Crux Flak Jacket - Scoop!

New from British mountaineering microbrand Crux is an uncompromising sub-500 gramme eVENT mountaineeering shell and matching pant, but are you trim enough to fit it?

Posted: 23 February 2006
by Jon

If you read last week's editorial rant you'll know that we're occasionally exasperated by technical mountaineering garments which are cut so loosely that they actually detract from the function of the clothing...

Then, as if by magic, Adam van Lopik - right - of specialist British climbing kit brand Crux turned up on the OUTDOORSmagic editorial doorstep with some trail samples of his new climbing shell jacket and pants for us to have a look at.

Crux is best known for its minimal packs and tents, but the company's been looking at producing similarly stream-lined clothing for the past three years. They believe that a close fit is essential, so they've developed their own cut over that time.

They also reckon that the majority of 'real mountaineers' vary more in height than in build, so their kit doesn't get noticably wider as it goes up the size range, just longer. Crux accepts that this means not everyone will be able to wear their clothing, but they say:

'We believe that most real climbers and mountaineers will find they are the best they've tried'.

That's a pretty serious claim, so what's the kit like?

Crux Flak Jacket

Crux is committed to eVENT, the fabric we rate as the most breathable waterproof out there, so the Flak Jacket uses that material in a medium weight, but tough grade.

It's a minimalist design with two bloody great chest pockets, which you can't see in the pics, a generous length for protection - no American boxiness here - a scoop-cut droptail at the back and a full-mountain hood with wired peak, which will also take a helmet.

In an extensive kitchen try-out, we found the medium was a near perfect fit on our near perfect - ahem - medium-sized body. It's longish, but cut very slim and would be a perfect fit for us over a close-fitting microfleece or similar.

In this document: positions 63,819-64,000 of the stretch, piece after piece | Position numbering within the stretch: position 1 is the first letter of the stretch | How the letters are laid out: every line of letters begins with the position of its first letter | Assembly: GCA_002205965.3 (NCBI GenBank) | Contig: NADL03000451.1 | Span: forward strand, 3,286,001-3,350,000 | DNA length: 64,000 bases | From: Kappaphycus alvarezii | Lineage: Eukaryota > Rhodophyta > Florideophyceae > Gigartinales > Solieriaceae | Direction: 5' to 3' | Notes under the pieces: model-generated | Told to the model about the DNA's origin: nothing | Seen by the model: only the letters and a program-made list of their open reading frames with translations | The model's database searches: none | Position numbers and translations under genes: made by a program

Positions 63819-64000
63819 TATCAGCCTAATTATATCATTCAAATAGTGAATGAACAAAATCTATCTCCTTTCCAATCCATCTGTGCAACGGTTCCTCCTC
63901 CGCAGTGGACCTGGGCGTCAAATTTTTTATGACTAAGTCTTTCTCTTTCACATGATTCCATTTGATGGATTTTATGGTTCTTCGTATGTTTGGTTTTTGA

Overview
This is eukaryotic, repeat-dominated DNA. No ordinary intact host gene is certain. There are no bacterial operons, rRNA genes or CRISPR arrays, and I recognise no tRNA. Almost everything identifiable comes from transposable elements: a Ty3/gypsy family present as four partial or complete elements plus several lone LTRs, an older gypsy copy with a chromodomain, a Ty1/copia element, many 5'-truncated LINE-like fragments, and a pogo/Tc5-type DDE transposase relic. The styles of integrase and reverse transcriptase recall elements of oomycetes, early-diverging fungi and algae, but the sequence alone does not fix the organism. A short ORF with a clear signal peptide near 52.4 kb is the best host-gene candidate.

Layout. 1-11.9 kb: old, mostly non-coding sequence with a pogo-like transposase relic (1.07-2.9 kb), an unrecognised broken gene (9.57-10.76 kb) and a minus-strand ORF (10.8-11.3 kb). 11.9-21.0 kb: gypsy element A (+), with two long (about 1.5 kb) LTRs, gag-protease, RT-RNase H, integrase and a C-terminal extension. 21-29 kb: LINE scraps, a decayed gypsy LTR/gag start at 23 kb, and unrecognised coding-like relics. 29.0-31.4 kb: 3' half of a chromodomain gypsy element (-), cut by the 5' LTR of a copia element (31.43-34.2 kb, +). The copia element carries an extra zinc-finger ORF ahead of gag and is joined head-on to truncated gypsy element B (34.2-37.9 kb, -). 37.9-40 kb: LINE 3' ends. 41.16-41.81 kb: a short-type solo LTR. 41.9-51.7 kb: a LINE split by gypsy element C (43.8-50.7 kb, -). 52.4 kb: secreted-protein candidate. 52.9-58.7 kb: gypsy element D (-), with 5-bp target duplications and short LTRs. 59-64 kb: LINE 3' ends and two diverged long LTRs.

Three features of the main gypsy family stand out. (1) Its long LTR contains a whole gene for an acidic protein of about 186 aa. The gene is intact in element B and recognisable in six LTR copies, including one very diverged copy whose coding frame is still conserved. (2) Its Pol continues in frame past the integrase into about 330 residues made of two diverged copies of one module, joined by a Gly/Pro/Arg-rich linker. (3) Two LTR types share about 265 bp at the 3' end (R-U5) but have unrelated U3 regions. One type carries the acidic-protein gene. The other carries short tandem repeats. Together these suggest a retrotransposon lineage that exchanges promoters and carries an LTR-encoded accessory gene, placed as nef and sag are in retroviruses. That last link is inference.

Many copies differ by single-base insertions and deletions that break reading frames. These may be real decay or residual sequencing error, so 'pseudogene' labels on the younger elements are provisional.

The pockets are roomy but not intrusive and build quality feels good. The hood uses a single vertical adjustment cord at the rear and we wondered whether it would move with an un-helmeted head. The good news is that it does if you cinch up the front adjustment cords and that the well-designed peak and roomy hood feel like they'll offer great side-on protection.

Weight is an impressive 467 grammes on the trusty OM scales which is pretty damn good for a longish, full-on technical jacket.

Yes, the close cut means that it won't suit some users, but mountaineers with a slim to medium athletic build should find it an excellent fit. Price, when it's available this autumn, should be £230.

Crux Flak Pant

The principles that shaped the jacket have been carried over to the company's matching eVENT Flak Pant, though maybe even more so. At a guesstimate, Adam reckoned we might need a large size in the pant, despite having a 32-inch waist. Well, I reckon I'm just big-boned...

As it turns out, the medium was a perfect if close fit with slim-cut legs for neatness and efficiency and a nicely snug wrap around the butt area. Surprisingly, the pant still felt unrestrictive and high steps were easy enough. Really wide bridging might stress the hip/crotch area, but then again we might split in two first...

Adam admits that the pants may fit only 60 per-cent of potential buyers and are a little more uncompromising than the jacket, so we suspect that may change a little for the production run. A couple of nifty stretch panels might sort out the issue, though eVENT stretch isn't available yet.

The pants themselves are simple with a three-quarter length side-zip using water-resistant zips, a neat scuff pad on the inside of the ankle and an internal daisy chain at the cuff so you can run some shock cord under the sole if you like. The main obvious change we'd make would be a double-ended zip on the side zips so you could use them to vent the thigh area on those hot alpine glacier plods.

There are no braces, but a high waist and thin internal web belt seem to hold things in place okay. Weight is around the same as the jacket at 450 grammes and the projected price will be £160.


If you see Crux clothing out on the hill now it's part of the limited trial run which will be available from a small number of specialist retailers shortly - Rock and Run for example - with a full production run mooted for this autumn. We'll be using the Flak Jacket and Pants ourselves over the next few months and will update you on how we get on.

For more information see

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Hi there,
I see that there was going to be some testing done on the Crux Flak Jacket. How did it go or can anyone else tell me what they thought. I'm thinking about updating my old Karrimor XCR to one of these but it would be great to get some views.

Posted: 22/06/2007 at 11:32

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